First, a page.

Friday, August 26, 2011

Soccer Dad's Mideast Media Sampler 8/26/11‏

Today's sampler and analysis of Mideast media content from my pal Soccer Dad:

1) The One Sided Ceasefire

On Wednesday, the Washington Post's Joel Greenberg reported:
A tenuous cease-fire between Israel and Palestinian militants in the Gaza Strip was punctured Wednesday by a deadly Israeli airstrike that triggered rocket and mortar fire at Israel.
The airstrike killed one, Ismail Asmar, a leader of Islamic Jihad.

What ceasefire did Israel puncture?

According to Ha'aretz this past Monday:

Israel and the Hamas-rulers of the Gaza Strip have agreed to a cease-fire after five days of cross-border violence, officials said on Monday, after a previously reported truce was not implemented Sunday night.

Later the article reports:

A Hamas official said Sunday that the Gaza-rulers planned on enforcing a cease-fire on Sunday evening at 9 P.M., however 12 rockets have been fired from Gaza toward Israel since then.
Israeli diplomatic sources said earlier Monday that Israel has no desire for an escalation on its southern border, and that the Hamas decision to undertake a cease-fire is a unilateral step which Israel is examining its implementation.
Two things to note here:
a) Despite the ceasefire, 12 rockets were fired from Gaza.
b) Despite the claim in the first paragraph that Israel had agreed to a ceasefire, Israel apparently never agreed to one.

On Monday, the AP reported, Gaza rocket fire persists despite truce, drawing Israeli airstrike in retaliation, which begs the question what truce was in place if the rocket fire persisted.

Yesterday the AP reported:
The factions had called a cease-fire late Sunday, but it dissolved almost immediately in a volley of rocket fire from Gaza on southern Israel and retaliatory Israeli airstrikes in which some two dozen Palestinians and one Israeli were killed. The violence began with a militant attack that killed eight Israelis on the Egyptian border.
Again the report is only that "the factions" had declared a ceasefire, not Israel, and that a "volley of rocket fire" violated the ceasefire "almost immediately."

So the ceasefire that Israel "punctured" the other day was one that Israel had not accepted and wasn't even observed by the side that declared it! Apparently Hamas can declare a ceasefire and the media can then declare one was in place. (Yes there had a stop to the rocket fire from Gaza at the time Israel killed Asmar, but it doesn't appear that Israel had formally agreed to anything.)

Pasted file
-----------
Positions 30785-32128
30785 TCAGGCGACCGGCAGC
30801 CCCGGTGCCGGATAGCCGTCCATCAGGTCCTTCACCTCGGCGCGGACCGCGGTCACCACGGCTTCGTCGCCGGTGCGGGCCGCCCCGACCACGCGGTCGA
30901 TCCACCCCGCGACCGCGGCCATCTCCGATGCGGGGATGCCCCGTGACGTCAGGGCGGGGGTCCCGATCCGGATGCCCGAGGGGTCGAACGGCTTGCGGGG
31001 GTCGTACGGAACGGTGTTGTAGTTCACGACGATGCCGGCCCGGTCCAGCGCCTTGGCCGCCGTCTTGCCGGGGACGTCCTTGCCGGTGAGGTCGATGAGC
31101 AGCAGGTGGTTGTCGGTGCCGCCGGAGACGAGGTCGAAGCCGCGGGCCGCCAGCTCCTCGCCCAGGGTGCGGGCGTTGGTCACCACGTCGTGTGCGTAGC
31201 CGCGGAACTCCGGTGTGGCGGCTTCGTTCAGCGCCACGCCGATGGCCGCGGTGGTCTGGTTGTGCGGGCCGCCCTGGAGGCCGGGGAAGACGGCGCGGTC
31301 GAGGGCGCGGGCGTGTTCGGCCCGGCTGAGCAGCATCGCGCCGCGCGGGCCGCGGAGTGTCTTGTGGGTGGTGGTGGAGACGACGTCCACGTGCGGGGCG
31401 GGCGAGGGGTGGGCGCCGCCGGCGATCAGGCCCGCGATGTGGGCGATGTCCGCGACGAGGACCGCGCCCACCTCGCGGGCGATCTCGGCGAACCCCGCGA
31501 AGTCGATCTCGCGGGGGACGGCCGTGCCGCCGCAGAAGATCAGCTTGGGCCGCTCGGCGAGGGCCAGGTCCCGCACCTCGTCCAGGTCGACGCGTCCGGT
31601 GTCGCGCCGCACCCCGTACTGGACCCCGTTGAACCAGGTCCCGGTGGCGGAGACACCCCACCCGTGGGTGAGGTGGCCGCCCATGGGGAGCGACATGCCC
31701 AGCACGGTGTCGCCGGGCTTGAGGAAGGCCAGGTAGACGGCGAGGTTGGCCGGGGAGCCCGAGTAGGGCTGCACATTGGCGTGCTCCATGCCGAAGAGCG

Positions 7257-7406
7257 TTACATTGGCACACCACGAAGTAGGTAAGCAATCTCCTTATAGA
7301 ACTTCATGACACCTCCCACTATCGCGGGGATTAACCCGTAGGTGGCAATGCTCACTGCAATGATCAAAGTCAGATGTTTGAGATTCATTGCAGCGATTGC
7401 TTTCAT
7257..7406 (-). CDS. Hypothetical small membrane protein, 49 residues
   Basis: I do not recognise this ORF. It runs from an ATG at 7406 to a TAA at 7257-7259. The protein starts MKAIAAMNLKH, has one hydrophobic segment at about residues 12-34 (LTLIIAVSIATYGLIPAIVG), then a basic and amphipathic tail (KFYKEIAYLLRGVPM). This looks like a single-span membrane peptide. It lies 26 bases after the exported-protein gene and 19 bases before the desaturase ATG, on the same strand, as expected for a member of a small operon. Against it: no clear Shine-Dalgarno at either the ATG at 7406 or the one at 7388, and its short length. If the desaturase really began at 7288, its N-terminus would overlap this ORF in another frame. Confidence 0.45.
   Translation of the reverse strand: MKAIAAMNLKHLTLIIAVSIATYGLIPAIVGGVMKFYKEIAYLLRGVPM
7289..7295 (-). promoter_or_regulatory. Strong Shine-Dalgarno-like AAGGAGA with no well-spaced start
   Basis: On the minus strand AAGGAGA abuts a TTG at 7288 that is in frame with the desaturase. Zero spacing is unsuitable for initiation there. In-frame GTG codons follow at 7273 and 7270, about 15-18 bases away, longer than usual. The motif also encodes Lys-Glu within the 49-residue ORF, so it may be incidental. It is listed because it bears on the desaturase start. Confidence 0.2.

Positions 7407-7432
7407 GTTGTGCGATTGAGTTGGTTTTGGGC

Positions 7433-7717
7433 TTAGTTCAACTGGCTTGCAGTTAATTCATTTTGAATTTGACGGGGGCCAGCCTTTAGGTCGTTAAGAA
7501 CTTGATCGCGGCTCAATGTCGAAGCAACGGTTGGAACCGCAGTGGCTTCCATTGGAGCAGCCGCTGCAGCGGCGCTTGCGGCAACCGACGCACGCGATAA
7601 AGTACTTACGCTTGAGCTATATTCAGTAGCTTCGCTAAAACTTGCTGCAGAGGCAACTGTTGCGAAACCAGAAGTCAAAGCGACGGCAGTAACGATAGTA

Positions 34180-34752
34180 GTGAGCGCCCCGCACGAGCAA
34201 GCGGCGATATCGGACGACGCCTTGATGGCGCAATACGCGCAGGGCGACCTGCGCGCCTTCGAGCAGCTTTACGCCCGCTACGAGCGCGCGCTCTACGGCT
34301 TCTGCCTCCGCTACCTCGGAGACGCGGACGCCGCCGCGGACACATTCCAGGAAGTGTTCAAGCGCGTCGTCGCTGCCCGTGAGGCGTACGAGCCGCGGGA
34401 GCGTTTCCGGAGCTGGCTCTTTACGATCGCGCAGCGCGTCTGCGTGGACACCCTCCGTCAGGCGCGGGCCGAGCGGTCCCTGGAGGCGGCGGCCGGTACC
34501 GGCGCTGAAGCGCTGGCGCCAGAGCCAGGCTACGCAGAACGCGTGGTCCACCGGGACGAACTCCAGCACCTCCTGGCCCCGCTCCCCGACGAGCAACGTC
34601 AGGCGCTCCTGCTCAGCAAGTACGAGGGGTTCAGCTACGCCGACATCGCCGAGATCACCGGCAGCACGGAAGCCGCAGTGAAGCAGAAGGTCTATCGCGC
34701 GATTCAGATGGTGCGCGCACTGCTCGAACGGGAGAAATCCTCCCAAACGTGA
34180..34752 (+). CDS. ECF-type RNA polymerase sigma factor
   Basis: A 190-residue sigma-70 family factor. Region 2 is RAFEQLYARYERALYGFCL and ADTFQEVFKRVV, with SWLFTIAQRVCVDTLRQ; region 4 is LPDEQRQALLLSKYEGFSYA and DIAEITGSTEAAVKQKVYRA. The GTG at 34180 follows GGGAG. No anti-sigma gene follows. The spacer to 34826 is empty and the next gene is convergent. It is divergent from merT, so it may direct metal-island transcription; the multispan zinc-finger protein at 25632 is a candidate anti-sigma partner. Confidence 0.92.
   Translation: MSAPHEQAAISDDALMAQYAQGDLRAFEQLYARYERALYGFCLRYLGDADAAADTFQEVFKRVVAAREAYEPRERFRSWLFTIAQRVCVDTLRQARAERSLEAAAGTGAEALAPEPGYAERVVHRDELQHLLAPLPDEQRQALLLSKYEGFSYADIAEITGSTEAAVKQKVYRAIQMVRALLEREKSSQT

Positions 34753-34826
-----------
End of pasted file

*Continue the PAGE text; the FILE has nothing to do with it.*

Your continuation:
CAMERA made similar observations about the AFP.

2) When their actions match their words (or silence) pay attention

In March, after the killing of the Fogel family the New York Times took care to report, Abbas Condemns Killing of Jewish Family. The article goes into great detail and even suggests that Israel was cynical for even bringing up the topic of official Palestinian incitement. There was, however, no similar report in the New York Times, last week after terrorists infiltrated Israel and killing Israeli civilians. That would be because, as Palestinian Media Watch observed,
The heads of the Palestinian Authority, President Mahmoud Abbas and Prime Minister Salam Fayyad, have not condemned the series of terror attacks in Southern Israel along the Egyptian border last week.
I guess the reason the Times reported on Abbas's condemnation is because it really was news!

However PMW, noted something that recently WAS in the official Palestinian media:
The Palestinian Authority is telling its people that peace with Israel is not a goal. Instead, the PA says that all of Israel is "Palestine," and that no compromise is acceptable because this principle is "the only red line." This message was expressed by the regular cartoonist, Muhammad Sabaaneh, in the official PA daily.
So the Palestinian leadership doesn't usually condemn terror and produces propaganda that his hostile to Israel's existence. Is it any surprise when the IDF's spokesperson tweets?
The start to Israel's wknd: 1 more rocket hits southern #Israel, totally 5 in only a few hours. Please RT.

3) What follows a dictatorship?

In a tweet from Israel, Rep. Allen West observed:

History has evidenced that it is easy to depose a dictator, but radical islamic entities always find a way to exploit chaotic situations.
In a similar vein David Pryce-Jones writes about the "Arab spring" and Libya specifically:

The educated, the young, have shown themselves willing to demand something better, hence the Arab Spring. What might look like a protest against injustice and lack of opportunity is taking place in settings without a real political alternative to the discredited tyranny. This results in the anarchy of sects and tribes and ethnicities struggling to keep their identities afloat and even on top in a free-for-all.
A report from Libya tells us:

About two dozen bodies — some with their hands bound by plastic ties and with bullet wounds to the head — lay scattered on grassy lots in an area where Gadhafi sympathizers had camped out for months.
The identities of the dead were unclear, but they were in all likelihood activists who had set up an impromptu tent city in solidarity with Gadhafi in defiance of the NATO bombing campaign.
Apparently the rebels didn't heed the editors of the New York Times:
The main rebel leadership group has struggled to secure areas under its control. It must make clear that reprisals against surrendering Qaddafi loyalists will not be tolerated.

4) Followup

Yesterday, I cited a post from David Bernstein about Sarah Lean Winston. The video he was critiquing was from two years ago, not about the Arab spring, as I had written. Thanks to Lynn for the correction.

please helps me write more gooder!

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